tona ahua pokaku, ngakau wehi, hei take whakakaha

i a ratou.

retire foiled and humiliated. At the present moment

the Native mind throughout the country is filled

with distrust and suspicion of the Government.

Dissatisfaction and discontent prevail everywhere—

these are facts which, cannot be denied. Some per-

sons may say that he Has been successful with Rewi.

We refuse to believe any such thing, and we think

our opinion is worth something. Rewi is acting in

the interest of the Maori King, and has completely

hood-winked the Native Minister. He has a little

game of his own to carry put; he would like, with

the assistance of the Government, to get an immense

territory made the inalienable property of the King

party, ignoring the claims of certain tribes (the

Ngatiraukawa, to wit) who do not fall in with his

views. Mr. Sheehan has stated in. Parliament that

the King country would be thrown open to Europeans

and a railway made through it; and in an electioneer-

ing speech at Napier the other day, Mr. Rees tried to

humbug the " working men" by repeating the same

story. We venture to say that there is not a man in the

county possessing a knowledge of Native matters who

could be induced to believe any such thing—it is the

veriest clap-trap. Our prognostications respecting

Mr. Sheehan's management of Native affairs have,

in every instance, been verified; and it remains to be

seen whether our judgment respecting Rewi and the

Waikato is correct or not.

In conclusion, we repeat what we have many times

said, namely, that the Maories never had any real

confidence in Mr. Sheehan. They were beguiled by

many promises of good things to come, made by him

and Sir George Grey in their stumping tours, and a

feeling of expectation was consequently raised in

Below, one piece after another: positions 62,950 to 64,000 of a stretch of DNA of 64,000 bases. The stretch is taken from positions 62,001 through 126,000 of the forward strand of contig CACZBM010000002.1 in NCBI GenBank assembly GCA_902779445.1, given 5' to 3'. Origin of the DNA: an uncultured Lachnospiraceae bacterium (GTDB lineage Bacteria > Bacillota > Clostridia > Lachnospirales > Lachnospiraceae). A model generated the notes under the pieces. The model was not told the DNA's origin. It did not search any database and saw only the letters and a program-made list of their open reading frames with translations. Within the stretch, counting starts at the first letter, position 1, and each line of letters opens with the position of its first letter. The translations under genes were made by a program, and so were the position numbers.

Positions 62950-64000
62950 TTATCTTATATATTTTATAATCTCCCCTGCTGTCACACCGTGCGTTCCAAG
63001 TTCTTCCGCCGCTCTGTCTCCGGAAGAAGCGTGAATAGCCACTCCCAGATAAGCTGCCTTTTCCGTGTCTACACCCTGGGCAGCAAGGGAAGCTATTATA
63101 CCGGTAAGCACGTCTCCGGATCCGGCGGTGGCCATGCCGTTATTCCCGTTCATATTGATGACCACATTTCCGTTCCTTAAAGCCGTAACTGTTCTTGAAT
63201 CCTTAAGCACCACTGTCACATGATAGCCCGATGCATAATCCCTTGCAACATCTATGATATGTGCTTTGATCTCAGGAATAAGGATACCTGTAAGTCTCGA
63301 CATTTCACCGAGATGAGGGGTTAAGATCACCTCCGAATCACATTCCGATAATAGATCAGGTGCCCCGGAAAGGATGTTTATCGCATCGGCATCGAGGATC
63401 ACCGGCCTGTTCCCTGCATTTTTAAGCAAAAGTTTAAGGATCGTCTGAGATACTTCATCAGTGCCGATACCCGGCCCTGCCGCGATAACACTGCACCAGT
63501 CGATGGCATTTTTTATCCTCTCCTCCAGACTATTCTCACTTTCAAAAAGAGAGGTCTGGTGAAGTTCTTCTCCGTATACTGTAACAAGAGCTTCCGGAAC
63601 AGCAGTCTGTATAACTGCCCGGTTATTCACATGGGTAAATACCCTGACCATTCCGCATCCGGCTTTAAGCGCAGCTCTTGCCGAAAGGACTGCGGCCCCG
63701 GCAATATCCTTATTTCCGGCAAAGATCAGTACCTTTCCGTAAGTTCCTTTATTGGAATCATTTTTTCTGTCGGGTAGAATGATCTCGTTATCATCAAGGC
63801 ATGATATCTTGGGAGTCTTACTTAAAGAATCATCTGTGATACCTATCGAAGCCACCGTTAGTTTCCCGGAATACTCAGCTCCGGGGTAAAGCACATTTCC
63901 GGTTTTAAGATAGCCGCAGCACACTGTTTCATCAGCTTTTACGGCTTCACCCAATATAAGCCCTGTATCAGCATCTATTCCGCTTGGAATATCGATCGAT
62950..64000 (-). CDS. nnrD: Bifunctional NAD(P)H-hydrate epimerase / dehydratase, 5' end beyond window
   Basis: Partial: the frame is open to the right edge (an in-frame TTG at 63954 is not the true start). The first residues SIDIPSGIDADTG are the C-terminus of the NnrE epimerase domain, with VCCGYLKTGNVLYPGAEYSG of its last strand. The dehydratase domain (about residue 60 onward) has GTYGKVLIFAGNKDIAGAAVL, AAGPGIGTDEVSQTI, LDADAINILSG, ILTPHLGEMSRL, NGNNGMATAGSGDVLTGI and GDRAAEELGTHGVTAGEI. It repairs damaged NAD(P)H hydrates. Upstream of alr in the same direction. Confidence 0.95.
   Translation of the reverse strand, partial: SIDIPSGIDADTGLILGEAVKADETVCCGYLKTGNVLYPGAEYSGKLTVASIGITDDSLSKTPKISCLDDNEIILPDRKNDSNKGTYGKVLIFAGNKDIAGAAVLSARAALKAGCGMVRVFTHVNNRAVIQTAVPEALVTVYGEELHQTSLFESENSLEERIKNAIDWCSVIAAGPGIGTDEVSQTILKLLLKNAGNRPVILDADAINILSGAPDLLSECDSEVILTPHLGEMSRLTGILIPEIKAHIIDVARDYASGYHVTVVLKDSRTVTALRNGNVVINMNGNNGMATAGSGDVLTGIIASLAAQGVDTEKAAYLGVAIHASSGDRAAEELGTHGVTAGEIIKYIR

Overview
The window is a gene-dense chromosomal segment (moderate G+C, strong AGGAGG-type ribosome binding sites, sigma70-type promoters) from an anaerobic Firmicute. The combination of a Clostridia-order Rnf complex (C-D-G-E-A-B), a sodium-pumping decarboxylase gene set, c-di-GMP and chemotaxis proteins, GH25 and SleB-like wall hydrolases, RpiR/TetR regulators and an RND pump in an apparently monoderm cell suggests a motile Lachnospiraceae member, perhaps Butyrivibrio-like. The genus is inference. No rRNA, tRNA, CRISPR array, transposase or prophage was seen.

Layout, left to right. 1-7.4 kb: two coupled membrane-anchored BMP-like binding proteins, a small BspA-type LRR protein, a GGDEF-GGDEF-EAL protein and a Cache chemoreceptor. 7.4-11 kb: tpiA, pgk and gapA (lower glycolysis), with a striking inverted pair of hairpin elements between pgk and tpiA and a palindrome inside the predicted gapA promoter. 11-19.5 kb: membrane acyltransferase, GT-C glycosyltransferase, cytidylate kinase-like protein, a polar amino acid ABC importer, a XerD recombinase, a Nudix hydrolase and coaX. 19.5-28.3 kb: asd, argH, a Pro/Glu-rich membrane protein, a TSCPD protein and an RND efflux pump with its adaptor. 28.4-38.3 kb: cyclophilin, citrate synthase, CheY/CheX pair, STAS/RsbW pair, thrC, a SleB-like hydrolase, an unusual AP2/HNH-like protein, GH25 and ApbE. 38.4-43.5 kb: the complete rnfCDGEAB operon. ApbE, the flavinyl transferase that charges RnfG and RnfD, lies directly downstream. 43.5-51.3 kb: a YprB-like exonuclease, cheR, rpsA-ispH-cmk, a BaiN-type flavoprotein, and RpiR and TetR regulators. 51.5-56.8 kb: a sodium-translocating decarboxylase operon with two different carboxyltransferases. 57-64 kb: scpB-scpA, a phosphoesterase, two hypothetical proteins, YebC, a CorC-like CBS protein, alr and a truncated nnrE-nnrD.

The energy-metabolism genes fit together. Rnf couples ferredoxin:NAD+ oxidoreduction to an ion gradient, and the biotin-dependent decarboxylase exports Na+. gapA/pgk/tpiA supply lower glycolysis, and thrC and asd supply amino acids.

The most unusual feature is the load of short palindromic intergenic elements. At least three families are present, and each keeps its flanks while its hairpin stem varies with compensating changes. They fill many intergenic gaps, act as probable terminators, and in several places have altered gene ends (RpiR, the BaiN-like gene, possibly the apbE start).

their minds which kept them quiet and submissive

for a time, and this feeling Mr. Sheehan designated

" confidence in the Government. " In his Native

Statement in September, 1878, he said, " he had seen

the people and listened to their grievances. Amongst

them there had in consequence of these visits (i. e.

of himself and Sir George Grey) been created a feel-

ing of confidence in the Government" If he had

said a feeling of " expectation " had been created

he would have been right. That feeling, how-

ever, soon changed to one of deep distrust,

proportionate to the disappointment engendered

by broken and unfulfilled promises. In the same

memorable and impudent statement he informed

the House that he and his colleagues were the " fit

and proper persons to be entrusted with the manage-

ment of Native affairs for the future!" That was

Mr. Sheehan's vain-glorious assertion; but in our

opinion Grey and Sheehan's management of Native

affairs has almost brought the country to the verge of

another war we say this advisedly and with a perfect.

knowledge of the situation. We should not be at all

surprised at another outbreak of hostilities if the

management of Native affairs be left in the hands

of Grey and Sheehan. The Native Minister first

excites the Natives by his foolish blustering, and

then emboldens them by his vacillation and timidity.